Affects spin of atoms

Produces detailed picture of brain soft tissue

Functional Magnetic Resonance Imaging (fMRI)

Used to locate mental functions in brain


-  Part of the central nervous system

-  Encased in bone

-  Bathed in cerebrospinal fluid

Cerebrospinal fluid (CSF): a fluid that bathes, nourishes, and provides protective cushioning for the brain

- Three pound organ

-  Contains billions of interacting cells

Brain stem

-  Oldest part of brain

-  Function

- Life support

-  Alertness

-  Incoming information

-  Maintains necessary bodily functions

Reticular Formation

-  Inside brain stem

- Extends from the spinal cord to the thalamus

- Filters incoming information

- Used for reflexes

- Essential for forebrain activity

- Moruzzi & Magoun (1949)

- Damage causes sleep in cat

- Stimulation causes awakening in cat

-  "Power Supply" determining level of brain activity


-  Attached to rear of brainstem

- Posture

-  Body position

-  Coordinating muscular movements

-  Memory for simple learned responses

-  In newer sections

-  Expanded to handle new functions

-  Tripled in size over last 1 million years

Limbic System

Between brainstem and cortex

"Mammalian brain"

Highly developed in mammals

In humans

Dwarfed by more recent structures

Cerebral cortext

Assumed different functions


Maintain homeostasis

Emotional reactions for survival

Sexual desire


Self protection


Pituitary gland



Maintains body systems through feedback

Eating, drinking, sleeping, waking, body temp, chemical balances, hormones...

Emotional states

Ability to handle stress

Acting through pituitary gland

Reward centers

Olds & Milner (1954)

Implanted electrode in rat hypothalamus

Hypothetically a "pain center"

Control behavior through punishment

Appeared to be rewarding

Olds (1958)

Frantically self stimulate

Drop from exhaustion

In humans

Involved in pleasurable feelings

Other areas of brain invoved in pleasure

Implicated in addictive disorders

-Reward-deficiency syndrome


Hippocampus: a limbic structure that has a special role in the storage of memories

-  Involved in storing new memories

-  Sharp wave event

-  Storage memories in cortex

-  Severe damage causes amnesia

Cerebral Cortex

Convoluted outer layer of the cerebrum

-  Folded and bent so large surface area can fit inside skull

Cerebral hemispheres: right and left halves of the cerebrum

Corpus callopsum: the structure that connects the two cerebral hemispheres

Frontal Lobe

-  Located at front of skull

-  Contains primary motor cortex

-  Control of movement

-  Topographic mapping

-  Method used to determined the mapping between the motor cortex and the body.

-  Stimulation of different brain areas

-  Subsequent behavior is observed

-  One-to-one mapping

-  Stimulation results in movement

-  Lower extremities

-  Upper extremities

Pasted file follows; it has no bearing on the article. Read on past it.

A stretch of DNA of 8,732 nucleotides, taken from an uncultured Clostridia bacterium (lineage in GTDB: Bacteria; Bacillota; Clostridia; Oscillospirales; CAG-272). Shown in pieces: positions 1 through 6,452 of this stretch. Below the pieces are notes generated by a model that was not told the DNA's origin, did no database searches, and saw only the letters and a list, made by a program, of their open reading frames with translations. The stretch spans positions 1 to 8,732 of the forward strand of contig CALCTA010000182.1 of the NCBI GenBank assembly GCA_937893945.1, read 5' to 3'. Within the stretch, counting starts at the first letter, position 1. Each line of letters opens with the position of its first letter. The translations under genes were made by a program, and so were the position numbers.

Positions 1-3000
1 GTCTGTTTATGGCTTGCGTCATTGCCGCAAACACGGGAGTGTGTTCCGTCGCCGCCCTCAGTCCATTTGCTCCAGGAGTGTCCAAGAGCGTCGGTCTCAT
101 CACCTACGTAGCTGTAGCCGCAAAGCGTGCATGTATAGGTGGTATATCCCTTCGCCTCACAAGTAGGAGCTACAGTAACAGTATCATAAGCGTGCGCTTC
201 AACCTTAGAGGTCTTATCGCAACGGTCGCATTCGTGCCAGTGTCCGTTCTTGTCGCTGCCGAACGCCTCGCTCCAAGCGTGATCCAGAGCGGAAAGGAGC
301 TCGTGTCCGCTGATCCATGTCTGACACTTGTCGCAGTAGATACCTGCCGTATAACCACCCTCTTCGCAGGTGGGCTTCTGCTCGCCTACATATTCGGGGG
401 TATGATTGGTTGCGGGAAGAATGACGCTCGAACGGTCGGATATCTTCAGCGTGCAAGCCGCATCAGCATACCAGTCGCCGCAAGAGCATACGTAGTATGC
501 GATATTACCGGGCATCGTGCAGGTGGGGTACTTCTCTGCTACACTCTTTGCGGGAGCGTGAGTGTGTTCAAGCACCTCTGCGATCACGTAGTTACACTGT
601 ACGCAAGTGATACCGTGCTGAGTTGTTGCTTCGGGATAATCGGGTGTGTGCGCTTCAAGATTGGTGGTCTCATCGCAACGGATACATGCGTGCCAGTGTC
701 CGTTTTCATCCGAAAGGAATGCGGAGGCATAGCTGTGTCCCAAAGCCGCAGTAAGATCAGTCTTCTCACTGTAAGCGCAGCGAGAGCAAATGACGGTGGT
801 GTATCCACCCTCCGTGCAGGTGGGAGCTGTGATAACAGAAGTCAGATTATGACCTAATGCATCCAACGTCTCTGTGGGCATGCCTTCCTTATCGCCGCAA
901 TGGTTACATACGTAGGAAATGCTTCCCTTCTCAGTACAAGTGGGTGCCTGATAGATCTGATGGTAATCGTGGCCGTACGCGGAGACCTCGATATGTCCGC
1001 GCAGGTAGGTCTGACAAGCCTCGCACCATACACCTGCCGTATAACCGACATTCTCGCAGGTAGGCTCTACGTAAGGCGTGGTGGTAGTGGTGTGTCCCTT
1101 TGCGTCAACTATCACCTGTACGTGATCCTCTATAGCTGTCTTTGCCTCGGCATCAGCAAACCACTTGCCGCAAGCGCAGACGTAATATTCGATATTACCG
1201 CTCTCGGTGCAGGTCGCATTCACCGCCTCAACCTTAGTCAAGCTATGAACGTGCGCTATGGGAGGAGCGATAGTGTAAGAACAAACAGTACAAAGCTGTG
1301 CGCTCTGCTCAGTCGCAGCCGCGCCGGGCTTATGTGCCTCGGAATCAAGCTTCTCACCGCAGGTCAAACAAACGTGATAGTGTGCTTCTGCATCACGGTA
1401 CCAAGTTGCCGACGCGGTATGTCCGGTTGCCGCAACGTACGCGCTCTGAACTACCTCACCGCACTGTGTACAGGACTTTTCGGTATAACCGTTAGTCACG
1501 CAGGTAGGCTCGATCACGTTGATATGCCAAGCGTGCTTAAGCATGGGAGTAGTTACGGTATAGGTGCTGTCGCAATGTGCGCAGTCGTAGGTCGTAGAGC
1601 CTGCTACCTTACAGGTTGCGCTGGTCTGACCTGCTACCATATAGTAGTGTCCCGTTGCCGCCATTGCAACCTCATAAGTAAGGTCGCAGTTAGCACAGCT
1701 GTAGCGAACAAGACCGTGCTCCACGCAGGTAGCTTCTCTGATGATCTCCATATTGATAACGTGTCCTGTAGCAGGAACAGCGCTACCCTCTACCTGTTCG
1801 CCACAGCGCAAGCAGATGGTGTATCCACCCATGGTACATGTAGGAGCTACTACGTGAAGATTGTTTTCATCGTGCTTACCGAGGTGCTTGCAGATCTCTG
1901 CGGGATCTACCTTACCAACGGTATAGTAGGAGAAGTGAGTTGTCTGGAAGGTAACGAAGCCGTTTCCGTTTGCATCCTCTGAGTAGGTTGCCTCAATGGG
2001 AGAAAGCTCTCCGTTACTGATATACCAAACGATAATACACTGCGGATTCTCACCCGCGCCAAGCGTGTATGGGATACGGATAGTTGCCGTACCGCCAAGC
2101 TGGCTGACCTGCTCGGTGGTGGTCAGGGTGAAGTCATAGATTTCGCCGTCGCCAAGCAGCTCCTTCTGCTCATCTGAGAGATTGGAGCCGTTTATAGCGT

-  Space correlated with use

-  Involved in intelligence

-  Personality

-  Phineas T Gage

Parietal Lobe

-  Sensory and perceptual activity

-  Somatosensory Cortex

-  Behind motor cortex

-  Stimulation results in sensations of touch

-  One-to-one mapping

Temporal Lobe

-  Contains auditory cortex responsible for hearing

-  Complex auditory analysis

-  Specialized

Occipital Lobe

-  Back of head

-  Visual cortex

-  Primary visual center

-  Stimulation results in the perception of random flashes of light

The Brain - Cerebral Specialization

Hemisphere-specific deficits

Split Brain Research

Roger Sperry


Resulted in Nobel prize for Sperry in 1981

Severed corpus callosum in cats

Bundle of nerve fibers connecting hemispheres of brain

Relays information between the hemispheres

Severing connection between hemispheres should disable communication between the hemispheres
Each hemisphere should work independently

After operation, cats were trained on visual problem solving tasks

One eye blindfolded

Taught individual hemispheres

During testing, alternate eye blindfolded

Cats were unable to perform visual task

Epilepsy Patients

Corpus callosum severed to reduce severity of seizures

Patients appear normal

Nature of the operation apparent only in specialized circumstances

Testing Split-Brain Patients

Giving patient object to hold in left hand

Left hand connected to right hemisphere
Right hemisphere has limited capacity for speech

Patient can not name object held in the left hand

Patient can use left hand to pick out the object it was previously holding

Important lesson

Usually allow verbal apparatus to determine knowledge of an individual
Frequently know much more than what we can verbalize

Visual Tests

Use chimeric images

Half of visual input presented to right hemisphere only
Half of visual input presented to left hemisphere only


Report input presented to left hemisphere
Evidence that left hemisphere processes verbal information


Report input presented to right hemisphere
Evidence that right hemisphere processes spatial information

Patient unaware of conflicting nature of stimuli

Spatial Tests

Block patterns


Further demonstration of right hemisphere dominance in processing spatial information

Cerebral Specialization and Pop Psychology

Hemispheres of brain do serve specific functions

Do not serve the functions attributed to them by pop psychology

Hemispheres responsible for certain skills but not all facets of that skill

Brandi Binder

Right side of cortex removed at age six

Lost almost all control over muscles on right side of body

Now, at age 13, is an A student

Excels in many areas thought to be supported by right hemisphere